| September 12, 2012

For years, Kate was married — then she wasn't. For years, her husband was the sole source of income — now she was on her own.

And what was supposed to be a fresh start brought her plenty of financial woes.

Her bank account took a major hit when she moved out: first month's rent, last month's rent, security deposit, furniture — the list seemed endless. And then there was the debt to pay off — from credit cards he used!  Saving money wasn't even an option.

Kate’s not the only one. While a divorce itself can cost thousands of dollars, post-split financial woes can be devastating as well. Divorce attorney Vikki Ziegler says many of her clients face the same issues: learning how to budget, saving for retirement and getting insurance.

But starting fresh doesn't have to result in a financial freefall.  Personal finance expert Peter Dunn shares some tips for getting back on track:

Run a Free Credit Report

Deactivate any credit lines in which your ex-spouse was an authorized user.  Beware — there’s a big difference between co-borrower and authorized user.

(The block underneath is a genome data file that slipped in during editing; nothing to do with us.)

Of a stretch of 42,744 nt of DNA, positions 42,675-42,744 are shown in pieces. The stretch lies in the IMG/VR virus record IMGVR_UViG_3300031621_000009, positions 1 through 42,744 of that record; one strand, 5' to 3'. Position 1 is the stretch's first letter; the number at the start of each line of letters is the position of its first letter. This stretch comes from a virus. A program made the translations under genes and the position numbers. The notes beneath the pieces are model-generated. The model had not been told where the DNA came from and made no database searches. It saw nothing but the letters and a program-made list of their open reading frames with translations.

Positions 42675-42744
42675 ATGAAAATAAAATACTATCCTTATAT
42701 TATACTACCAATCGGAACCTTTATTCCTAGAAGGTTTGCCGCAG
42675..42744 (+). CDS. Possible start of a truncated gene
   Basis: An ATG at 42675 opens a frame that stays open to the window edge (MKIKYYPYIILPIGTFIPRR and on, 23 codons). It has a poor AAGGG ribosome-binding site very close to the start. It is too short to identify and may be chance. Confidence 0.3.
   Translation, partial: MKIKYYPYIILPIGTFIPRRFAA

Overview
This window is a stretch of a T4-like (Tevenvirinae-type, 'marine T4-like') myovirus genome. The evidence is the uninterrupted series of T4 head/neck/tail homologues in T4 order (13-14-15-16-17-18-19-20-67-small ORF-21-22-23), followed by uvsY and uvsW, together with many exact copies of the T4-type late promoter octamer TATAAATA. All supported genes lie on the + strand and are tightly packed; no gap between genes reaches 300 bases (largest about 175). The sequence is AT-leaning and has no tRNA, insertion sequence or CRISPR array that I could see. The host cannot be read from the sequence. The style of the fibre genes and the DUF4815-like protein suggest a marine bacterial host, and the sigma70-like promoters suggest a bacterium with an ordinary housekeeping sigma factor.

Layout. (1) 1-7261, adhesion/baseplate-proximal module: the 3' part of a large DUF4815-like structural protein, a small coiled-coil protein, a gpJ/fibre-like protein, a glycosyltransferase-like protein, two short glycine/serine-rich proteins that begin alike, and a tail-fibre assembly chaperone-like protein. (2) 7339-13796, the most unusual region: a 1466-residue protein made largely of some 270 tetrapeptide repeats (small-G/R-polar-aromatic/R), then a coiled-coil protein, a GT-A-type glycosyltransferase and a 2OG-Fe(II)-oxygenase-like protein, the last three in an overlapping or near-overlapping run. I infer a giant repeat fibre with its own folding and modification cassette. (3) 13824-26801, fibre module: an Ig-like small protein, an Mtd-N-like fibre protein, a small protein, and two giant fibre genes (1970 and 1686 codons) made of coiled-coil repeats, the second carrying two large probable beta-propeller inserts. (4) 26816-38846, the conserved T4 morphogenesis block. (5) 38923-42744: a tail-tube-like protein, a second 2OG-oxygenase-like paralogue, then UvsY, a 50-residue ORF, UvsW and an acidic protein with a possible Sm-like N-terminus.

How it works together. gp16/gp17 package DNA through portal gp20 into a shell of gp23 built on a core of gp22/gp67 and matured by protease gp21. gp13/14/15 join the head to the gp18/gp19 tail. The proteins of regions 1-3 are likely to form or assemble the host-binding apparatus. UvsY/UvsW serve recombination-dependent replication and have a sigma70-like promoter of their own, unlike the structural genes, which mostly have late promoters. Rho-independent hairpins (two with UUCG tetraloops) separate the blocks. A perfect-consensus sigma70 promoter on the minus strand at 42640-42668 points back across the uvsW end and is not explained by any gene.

Change All Internet Passwords

Change your passwords and unlink joint credit cards from “one-click” websites.  Don’t let someone else go shopping on your dime!

Get Insured

If you were on your spouse’s insurance plan, you’ll find yourself without health, dental and life insurance.  Make sure to contact an insurance agent and obtain a new policy.  This is especially important if you have kids, because life insurance is an investment vehicle, as well as a way to borrow funds.

Don't Be Afraid to Downsize

Fighting to keep the house is not necessarily in your best interest.  It usually results in a financial burden your bank account can't handle.  Don’t be afraid to rent for a while, just until you get your feet back on the ground.

Budget, Budget, Budget

Identify your new household income.  Your expenses must be based on this — not what it used to be.  Set up an automatic bill pay so your bills are always paid on time, and so you’re not paying extra in penalties.  Saving must be a top priority in your budget. (But don’t be afraid to budget for a killer new outfit when you’re ready to get back in the dating game!)

The Bottom Line? Get Educated 

Ziegler says there are no excuses when it comes to taking control of your money; you need to get educated about your personal finances.  Seek a financial advisor and learn about investment tools, especially if you were uninvolved in those types of decisions during your marriage. 

What happened to Kate?

She slowly turned her finances around — and so can you!